“Resonate” resonates for online video

Nancy Duarte, head of Duarte DesignWhen we hang out with true experts, and have an open mind, we can learn a lot from them. Nancy Duarte is a bona fide expert in the field of presentations, with a bio that includes working with clients ranging from Adobe to Google, Al Gore to TED. She writes that a couple of years ago, “I set out to uncover how story applies to presentations,” and the result is a book with the catchy title Resonate.

I’m drawn addictively to the word “story,” and the attractive book seemed like a present begging to be opened. The cover promised: “Present visual stories that transform audiences.” Wary as I have become of promises to transform, I started reading greedily.

At first I was disappointed. My initial impression was that the opening chapters seemed too influenced by the corporate world. Do I really believe that “A business is usually founded because someone came up with a clear vision of the world in the future as an improved place.” Really? Sometimes businesses make the world better, of course, but has news of the greed-induced Great Recession not reached Mountain View, CA, home of Duarte Design? It seemed overblown to talk about addressing an audience at a company meeting in these terms: “You are not the hero who will save the audience; the audience is your hero.” Really? Odysseus was a hero, Aung San Suu Kyi is a hero.

But I got over it, and riffling through the book now I see that Duarte’s examples and intent focus at least as much on people who are improving the world versus improving the bottom line. (Not that there’s anything essentially wrong with improving the bottom line.) And with or without heroes, I found a lot of value in these pages because of the advice she gives about storytelling.

For those of you determined to make better online videos, what’s most valuable in Resonate is the linking of Duarte’s astute analysis of what makes a great presentation to killer examples of actual presentations. Those examples are not all videos, but that doesn’t matter at all.

Best of all, she’s posted some of these examples online, as Extended Web Content. Some of these presentations are truly inspired and inspiring, and I encourage you to click on all of them. Ideally, you’ll have her book in hand, and you’ll look at the extended web content when you come to the page it connects to. But you’ll absorb something valuable from many of them even without owning Resonate.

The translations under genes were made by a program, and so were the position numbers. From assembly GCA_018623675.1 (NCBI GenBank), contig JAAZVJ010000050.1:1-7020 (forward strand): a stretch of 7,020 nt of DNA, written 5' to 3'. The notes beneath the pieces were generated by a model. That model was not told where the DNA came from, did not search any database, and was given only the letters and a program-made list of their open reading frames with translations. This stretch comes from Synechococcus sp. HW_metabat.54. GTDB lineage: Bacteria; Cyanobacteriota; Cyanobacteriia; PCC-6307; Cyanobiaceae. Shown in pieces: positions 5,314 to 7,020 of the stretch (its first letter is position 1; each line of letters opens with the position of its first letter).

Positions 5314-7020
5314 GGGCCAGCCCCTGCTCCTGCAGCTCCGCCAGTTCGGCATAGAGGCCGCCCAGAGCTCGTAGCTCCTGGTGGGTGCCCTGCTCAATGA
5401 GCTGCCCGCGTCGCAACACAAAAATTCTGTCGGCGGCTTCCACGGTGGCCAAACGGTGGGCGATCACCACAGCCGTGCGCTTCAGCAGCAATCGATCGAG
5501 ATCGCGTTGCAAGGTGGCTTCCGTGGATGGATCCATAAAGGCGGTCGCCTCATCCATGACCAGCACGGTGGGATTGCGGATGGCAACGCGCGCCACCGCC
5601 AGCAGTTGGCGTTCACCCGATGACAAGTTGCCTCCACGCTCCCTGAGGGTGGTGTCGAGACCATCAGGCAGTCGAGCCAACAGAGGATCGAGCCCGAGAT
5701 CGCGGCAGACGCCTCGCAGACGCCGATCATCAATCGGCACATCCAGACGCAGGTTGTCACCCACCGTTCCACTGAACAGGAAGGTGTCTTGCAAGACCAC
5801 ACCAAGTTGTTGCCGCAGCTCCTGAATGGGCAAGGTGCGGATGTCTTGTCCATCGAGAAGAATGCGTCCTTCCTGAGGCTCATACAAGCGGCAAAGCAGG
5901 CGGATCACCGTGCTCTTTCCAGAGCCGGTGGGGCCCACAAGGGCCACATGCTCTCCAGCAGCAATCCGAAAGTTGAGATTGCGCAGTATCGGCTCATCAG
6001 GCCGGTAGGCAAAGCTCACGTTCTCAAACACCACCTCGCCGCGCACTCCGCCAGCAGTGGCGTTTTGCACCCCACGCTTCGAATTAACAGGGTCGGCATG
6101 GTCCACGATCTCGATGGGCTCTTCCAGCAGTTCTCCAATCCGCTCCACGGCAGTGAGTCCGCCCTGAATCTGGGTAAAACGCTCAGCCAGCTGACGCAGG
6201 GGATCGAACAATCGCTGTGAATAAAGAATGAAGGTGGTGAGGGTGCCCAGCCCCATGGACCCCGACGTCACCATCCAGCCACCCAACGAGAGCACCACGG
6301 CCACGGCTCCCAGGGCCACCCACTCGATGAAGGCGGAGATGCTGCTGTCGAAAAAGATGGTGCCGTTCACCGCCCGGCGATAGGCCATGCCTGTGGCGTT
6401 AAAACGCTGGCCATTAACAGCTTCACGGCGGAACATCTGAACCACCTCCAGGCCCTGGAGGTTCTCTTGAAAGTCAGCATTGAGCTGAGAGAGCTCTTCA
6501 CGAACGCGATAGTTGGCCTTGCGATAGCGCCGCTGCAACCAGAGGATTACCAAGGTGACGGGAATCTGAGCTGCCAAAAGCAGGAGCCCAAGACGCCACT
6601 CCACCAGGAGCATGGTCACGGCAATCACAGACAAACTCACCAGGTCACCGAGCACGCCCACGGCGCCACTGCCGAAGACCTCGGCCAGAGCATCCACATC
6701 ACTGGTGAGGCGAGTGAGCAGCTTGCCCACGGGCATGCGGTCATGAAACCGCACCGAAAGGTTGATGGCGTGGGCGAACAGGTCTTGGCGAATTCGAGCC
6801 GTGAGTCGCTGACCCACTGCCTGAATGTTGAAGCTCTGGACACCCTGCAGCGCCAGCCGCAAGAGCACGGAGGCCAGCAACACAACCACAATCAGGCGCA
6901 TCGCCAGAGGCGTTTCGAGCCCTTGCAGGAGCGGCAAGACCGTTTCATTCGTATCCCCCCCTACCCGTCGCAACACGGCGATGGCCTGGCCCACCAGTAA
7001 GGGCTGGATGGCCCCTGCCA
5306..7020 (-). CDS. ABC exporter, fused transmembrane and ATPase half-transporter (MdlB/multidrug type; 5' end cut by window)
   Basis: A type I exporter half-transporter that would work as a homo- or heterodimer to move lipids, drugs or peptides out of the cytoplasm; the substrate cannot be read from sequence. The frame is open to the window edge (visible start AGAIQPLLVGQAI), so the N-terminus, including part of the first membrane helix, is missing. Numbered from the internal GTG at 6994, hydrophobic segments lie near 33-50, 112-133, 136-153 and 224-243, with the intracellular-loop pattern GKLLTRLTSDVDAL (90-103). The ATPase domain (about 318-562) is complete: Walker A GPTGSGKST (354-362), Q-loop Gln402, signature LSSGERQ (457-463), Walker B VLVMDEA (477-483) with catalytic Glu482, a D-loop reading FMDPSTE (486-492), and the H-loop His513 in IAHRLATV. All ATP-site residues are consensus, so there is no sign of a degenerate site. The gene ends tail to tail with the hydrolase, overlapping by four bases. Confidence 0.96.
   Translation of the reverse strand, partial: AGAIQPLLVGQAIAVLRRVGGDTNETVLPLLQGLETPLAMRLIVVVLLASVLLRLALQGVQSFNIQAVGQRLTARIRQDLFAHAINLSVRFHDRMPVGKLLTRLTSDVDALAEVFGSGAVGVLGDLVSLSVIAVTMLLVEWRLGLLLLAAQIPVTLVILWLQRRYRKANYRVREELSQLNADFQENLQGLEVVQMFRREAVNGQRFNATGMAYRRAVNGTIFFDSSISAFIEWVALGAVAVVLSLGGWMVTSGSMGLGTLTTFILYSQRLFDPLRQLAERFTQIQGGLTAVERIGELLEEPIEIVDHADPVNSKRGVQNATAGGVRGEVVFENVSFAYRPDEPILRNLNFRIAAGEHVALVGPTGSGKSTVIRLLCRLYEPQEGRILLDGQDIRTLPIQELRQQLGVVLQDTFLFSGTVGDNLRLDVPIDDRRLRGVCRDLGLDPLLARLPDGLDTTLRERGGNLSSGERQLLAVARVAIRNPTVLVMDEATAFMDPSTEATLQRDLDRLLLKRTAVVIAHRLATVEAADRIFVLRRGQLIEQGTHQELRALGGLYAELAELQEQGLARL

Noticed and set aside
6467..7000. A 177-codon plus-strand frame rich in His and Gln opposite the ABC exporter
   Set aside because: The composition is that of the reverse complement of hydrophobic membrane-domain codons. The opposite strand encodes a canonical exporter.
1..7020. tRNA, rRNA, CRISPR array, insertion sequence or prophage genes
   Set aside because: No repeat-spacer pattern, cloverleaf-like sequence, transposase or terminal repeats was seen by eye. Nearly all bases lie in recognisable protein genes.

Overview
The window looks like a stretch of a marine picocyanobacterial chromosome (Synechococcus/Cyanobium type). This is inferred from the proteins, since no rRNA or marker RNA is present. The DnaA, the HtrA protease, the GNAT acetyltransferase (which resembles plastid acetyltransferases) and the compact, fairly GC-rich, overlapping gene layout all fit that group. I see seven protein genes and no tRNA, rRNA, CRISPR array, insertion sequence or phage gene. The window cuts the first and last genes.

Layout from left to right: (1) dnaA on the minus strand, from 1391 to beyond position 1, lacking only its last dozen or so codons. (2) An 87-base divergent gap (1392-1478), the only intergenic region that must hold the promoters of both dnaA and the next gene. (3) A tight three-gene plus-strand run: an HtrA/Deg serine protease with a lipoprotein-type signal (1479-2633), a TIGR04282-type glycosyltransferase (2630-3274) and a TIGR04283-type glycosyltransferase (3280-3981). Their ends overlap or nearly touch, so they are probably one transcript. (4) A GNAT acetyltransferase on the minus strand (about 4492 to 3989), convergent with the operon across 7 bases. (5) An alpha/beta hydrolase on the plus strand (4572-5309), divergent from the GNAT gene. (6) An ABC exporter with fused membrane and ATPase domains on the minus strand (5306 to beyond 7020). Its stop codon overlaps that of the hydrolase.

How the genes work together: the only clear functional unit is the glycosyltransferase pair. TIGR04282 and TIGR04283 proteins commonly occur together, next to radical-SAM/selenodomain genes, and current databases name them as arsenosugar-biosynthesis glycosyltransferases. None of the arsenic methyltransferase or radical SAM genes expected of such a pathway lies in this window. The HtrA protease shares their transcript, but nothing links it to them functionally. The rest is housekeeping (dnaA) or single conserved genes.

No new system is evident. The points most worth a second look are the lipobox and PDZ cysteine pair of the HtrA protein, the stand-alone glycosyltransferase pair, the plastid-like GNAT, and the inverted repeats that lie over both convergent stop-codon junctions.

Martin Luther King, Jr.’s “I have a dream …” speech is among them. And there’s a bonus: on her blog, Duarte recently posted an analysis of this speech that’s pretty darn brilliant. I’ll embed her video here, so you can watch it at your leisure:

Your comments, as always, are welcome.

6 Replies to ““Resonate” resonates for online video”

  1. 1 Tell them what you are going to tell them;2 Tell them;3 Tell them what you told them.That’s Aristotle’s beginning, mdlide and end.Basically, it’s stating a thesis, proving it, and then closing the deal regarding action to be taken.That the the logic of it, of the “matter.” Then there is the rhetoric, or the “manner.” The manner is devoted to gaining interest, opening up receptivity, persuading, convincing, and then motivating to action. This has been called “the hook, line and sinker.”The matter and manner have to be integrated and work together in a strong narrative.

  2. And thanks for your note, Nancy! I was hooked on your work when I first learned of your company’s role in “An Inconvenient Truth.” Now, if more of us would have greater presentation skills, we’d be more persuasive in dealing with untruths about climate change. Hmmm, what about a book or Duarte workshop on that subject?

  3. Hi Sally–If you don’t want to own the book but just want to go through it once to pick up Nancy’s nuggets of wisdom, why don’t you get it from the library? That’s what I did. Some books are for owning, some for borrowing from our beloved Newton Free Library.

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